On the last Monday of every month, you will find me rolling dice and shouting “luck, be a lady”! No. I don’t frequent the “craps tables” at Foxwoods or Mohegan Sun, but I do get together with friends for a fun-filled evening of BUNCO (an easy game of dice, played in rounds). There are 12 players and we each take a turn hostessing the game, which includes buying the prizes and serving up a meal. Each and every player in our group goes out of her way to welcome us to her home and delight us with great prizes and fabulous food. This past Monday was no exception. It was hosted by Nina and she made the best beef stew I have ever eaten! She graciously shared the recipe and I just had to give it a try.
Soooooooo good! I made it in my LeCreuset 9 qt. Round French Oven. I only own two pieces of LeCreuset but, I have to tell you, I am in love with this cookware. I don’t think it’s my imagination, but everything I make in it seems to be so tender and taste so savory. As I’m dicing and chopping, and adding ingredients to these pots, I become Giada. (Okay. I look a bit more like Ina, but I choose to channel Giada). Anyway…a dutch oven will work perfectly. Here’s the recipe:
Beef Stew Casserole
2 ¼ lbs. boneless chuck (1 inch cubes)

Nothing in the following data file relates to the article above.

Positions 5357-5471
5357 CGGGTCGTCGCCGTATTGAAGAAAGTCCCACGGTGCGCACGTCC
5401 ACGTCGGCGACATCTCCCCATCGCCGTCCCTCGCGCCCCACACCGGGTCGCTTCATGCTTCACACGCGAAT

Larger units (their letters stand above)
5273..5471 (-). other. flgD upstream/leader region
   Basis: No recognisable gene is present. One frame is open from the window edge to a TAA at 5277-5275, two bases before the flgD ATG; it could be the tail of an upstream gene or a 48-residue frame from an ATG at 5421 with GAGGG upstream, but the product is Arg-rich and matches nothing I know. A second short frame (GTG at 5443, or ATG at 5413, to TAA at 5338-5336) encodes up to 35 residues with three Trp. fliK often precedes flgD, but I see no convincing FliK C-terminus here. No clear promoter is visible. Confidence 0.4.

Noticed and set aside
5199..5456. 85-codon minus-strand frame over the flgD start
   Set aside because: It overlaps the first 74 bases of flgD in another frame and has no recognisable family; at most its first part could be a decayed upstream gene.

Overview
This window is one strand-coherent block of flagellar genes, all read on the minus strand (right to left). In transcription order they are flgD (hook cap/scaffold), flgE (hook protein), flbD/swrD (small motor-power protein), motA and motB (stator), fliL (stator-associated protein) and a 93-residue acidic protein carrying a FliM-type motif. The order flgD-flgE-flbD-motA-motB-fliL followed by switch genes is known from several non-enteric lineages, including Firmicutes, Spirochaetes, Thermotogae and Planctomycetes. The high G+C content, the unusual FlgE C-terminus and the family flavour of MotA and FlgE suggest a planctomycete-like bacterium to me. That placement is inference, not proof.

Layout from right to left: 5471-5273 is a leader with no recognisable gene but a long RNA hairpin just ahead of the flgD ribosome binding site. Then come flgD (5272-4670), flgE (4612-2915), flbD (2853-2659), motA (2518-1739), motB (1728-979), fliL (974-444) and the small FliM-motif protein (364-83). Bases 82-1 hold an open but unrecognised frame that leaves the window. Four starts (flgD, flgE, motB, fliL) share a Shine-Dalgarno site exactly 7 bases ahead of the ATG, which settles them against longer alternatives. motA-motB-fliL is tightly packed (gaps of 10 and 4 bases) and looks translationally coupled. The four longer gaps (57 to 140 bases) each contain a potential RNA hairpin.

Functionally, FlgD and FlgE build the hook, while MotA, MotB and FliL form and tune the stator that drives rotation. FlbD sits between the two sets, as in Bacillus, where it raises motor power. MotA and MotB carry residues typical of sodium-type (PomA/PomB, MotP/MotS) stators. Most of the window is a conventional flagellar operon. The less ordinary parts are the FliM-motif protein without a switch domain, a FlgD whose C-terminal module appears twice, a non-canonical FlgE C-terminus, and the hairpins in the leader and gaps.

12 small white onions
peas (1 pkg frozen)
carrots – 5 quartered lengthwise
1 (no.2) can diced/crushed tomatoes
1 tbsp. salt
1tbsp Worcestershire sauce
½ cup soft bread crumbs
¼ cup minute tapioca
3 potatoes peeled & quartered
1 clove garlic peeled & halved
Put all ingredients in 2 ½ quart casserole – add water to just cover. Bake in
slow oven – 250 degrees for 4 hours. You may use 1 cup dry red wine for part
of the water.
Cook’s Notes: I used baby carrots, 1/2 cup minute tapioca (for a little extra thickening), and after an hour, I increased the oven temp. to 300. I also cooked it for an extra hour (total of 5), during which time I pulled the lid back a bit. Also, I had an open bottle of white wine, and I poured that in, instead of the red.
Nina served the stew with crispy, steaming popovers and strawberry butter. She said that I didn’t need the popover pans; I could use muffin tins. Uh, uh. Anyone who cooks or bakes knows, it’s all about the tools.
And now, it’s all about going to Marshalls and Homegoods in the pursuit of popover pans. I ask, again, “luck, be a lady”.
Personal note: If you happen to find the popover pans, and you’re looking for a new BFF, call me.